Mainland animal lab poses risks: GAO

The US Department of Homeland Security (DHS) has not demonstrated that moving foot-and-mouth disease (FMD) research from an island lab in New York to a linkurl:new mainland animal research facility;http://www.the-scientist.com/news/display/23091/ would be safe, the Government Accountability Office (GAO) told a Congressional committee this morning (May 22). "We found that linkurl:DHS;http://www.the-scientist.com/blog/display/54186/ has not conducted or commissioned any study" to assess whether

May 22, 2008
Alla Katsnelson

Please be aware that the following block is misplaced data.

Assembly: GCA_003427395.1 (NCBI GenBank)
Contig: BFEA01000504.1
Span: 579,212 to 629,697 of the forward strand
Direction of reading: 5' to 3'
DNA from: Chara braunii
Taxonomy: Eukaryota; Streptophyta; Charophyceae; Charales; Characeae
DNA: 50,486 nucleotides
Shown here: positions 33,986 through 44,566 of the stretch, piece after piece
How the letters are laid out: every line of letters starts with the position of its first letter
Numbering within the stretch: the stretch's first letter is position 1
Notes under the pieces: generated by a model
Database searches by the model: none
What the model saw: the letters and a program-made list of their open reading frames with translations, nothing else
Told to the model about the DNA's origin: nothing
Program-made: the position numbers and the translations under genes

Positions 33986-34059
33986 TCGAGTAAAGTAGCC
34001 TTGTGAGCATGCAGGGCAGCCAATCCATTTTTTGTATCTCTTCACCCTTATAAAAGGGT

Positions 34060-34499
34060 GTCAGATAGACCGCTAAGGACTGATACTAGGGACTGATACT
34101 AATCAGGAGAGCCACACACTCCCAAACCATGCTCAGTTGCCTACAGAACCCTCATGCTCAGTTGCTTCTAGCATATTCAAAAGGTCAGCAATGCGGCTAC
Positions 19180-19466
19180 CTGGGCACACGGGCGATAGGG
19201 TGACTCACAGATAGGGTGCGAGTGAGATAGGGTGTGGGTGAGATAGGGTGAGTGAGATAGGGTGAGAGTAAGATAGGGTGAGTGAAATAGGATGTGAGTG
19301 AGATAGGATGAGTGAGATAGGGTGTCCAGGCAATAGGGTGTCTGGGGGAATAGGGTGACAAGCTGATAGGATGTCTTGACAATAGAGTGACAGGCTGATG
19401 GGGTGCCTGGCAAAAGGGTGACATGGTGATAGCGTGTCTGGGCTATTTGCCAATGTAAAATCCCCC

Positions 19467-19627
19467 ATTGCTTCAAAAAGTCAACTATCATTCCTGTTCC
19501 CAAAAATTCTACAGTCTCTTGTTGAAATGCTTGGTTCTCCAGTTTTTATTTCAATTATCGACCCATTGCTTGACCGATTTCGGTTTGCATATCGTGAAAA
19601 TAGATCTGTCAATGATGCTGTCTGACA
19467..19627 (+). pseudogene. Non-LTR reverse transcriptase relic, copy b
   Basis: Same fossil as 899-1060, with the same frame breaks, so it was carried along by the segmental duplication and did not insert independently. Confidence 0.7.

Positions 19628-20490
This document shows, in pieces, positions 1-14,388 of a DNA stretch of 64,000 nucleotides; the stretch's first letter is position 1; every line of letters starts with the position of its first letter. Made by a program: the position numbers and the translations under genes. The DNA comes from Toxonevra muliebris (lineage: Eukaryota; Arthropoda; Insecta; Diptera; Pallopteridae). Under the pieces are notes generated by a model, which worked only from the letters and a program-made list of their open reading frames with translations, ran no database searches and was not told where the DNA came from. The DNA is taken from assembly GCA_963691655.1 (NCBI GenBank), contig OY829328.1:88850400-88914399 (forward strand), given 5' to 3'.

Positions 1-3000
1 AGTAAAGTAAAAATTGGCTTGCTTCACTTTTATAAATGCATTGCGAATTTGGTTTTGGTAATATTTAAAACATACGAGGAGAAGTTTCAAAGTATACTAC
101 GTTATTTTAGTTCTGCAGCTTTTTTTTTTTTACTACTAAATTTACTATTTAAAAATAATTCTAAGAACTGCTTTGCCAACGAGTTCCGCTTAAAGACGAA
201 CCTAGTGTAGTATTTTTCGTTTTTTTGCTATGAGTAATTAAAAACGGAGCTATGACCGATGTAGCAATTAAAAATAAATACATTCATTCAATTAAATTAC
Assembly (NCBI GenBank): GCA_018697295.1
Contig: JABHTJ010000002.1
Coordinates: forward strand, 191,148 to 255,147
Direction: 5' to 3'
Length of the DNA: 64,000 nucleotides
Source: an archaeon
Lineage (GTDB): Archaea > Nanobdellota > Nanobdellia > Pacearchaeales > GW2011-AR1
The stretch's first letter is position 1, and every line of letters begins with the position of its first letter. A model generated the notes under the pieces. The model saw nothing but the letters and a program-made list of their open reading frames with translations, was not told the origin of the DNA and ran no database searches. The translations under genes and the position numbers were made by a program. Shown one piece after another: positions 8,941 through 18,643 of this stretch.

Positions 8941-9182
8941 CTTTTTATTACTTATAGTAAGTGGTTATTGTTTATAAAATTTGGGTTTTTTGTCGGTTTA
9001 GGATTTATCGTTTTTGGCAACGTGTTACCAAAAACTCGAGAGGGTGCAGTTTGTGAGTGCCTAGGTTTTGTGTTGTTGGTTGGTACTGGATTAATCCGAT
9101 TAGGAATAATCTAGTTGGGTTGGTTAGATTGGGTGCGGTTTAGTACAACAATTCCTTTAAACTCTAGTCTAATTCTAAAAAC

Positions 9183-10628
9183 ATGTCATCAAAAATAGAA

The US Department of Homeland Security (DHS) has not demonstrated that moving foot-and-mouth disease (FMD) research from an island lab in New York to a linkurl:new mainland animal research facility;http://www.the-scientist.com/news/display/23091/ would be safe, the Government Accountability Office (GAO) told a Congressional committee this morning (May 22). "We found that linkurl:DHS;http://www.the-scientist.com/blog/display/54186/ has not conducted or commissioned any study" to assess whether FMD can be safely researched on the mainland, Nancy Kingsbury, managing director of applied research and methods at the GOA, told the committee. Instead, she said, the agency based its decision on a 2002 study conducted by the USDA that examined technical feasibility, not safety. "That's a very different question," she said. The FMD virus is one of the most contagious of all animal diseases, and since 1955 research on the pathogen has been conducted exclusively in a lab on Plum Island, about three miles off the coast of Long Island, NY. The Plum Island lab is linkurl:in dire need of renovations,;http://www.the-scientist.com/news/display/23731/ however, and the government has proposed relocating FMD research to a new National Bio and Agro-Defense Facility to be built on the mainland, which would house the largest high-security biocontainment facility in the world. So far, five finalist sites have been proposed for the facility: Athens, Ga.; Manhattan, Kan.; Butner, NC.; Flora, Miss., and San Antonio, TX. The plan has been greeted with controversy, with opponents saying that an FMD leak -- such as occurred in the UK in 2001 and linkurl:2007;http://www.the-scientist.com/blog/display/54423/ -- so close to US farms and ranches could wreak economic havoc, and cost the country as much as $40 billion. Congressman John Dingell (D-Mich), a member of the committee, noted at the hearing that the 2002 report on which DHS based its assertion that a mainland facility would be safe in fact supported renovating the Plum Island lab rather than moving FMD research to a new facility. The GAO also said that DHS has refused to turn over risk assessment documents that have been commissioned for the Plum Island research facility, and the five mainland sites under consideration for the new facility -- making a true assessment of safety impossible. According to the GAO, an accidental release occurred at Plum Island in 1978, but the virus didn't spread thanks to the lab's island location. New FMD research facilities recently built in Germany and Denmark have been sequestered islands for safety reasons as well, Kinsgbury told the committee. But Congressman Chip Pickering (R-Miss) argued that a land-based facility would indeed be safe. He said the protection offered by a 3-6 mile distance from the mainland was illusory, since winds could easily carry the virus such a distance to the mainland.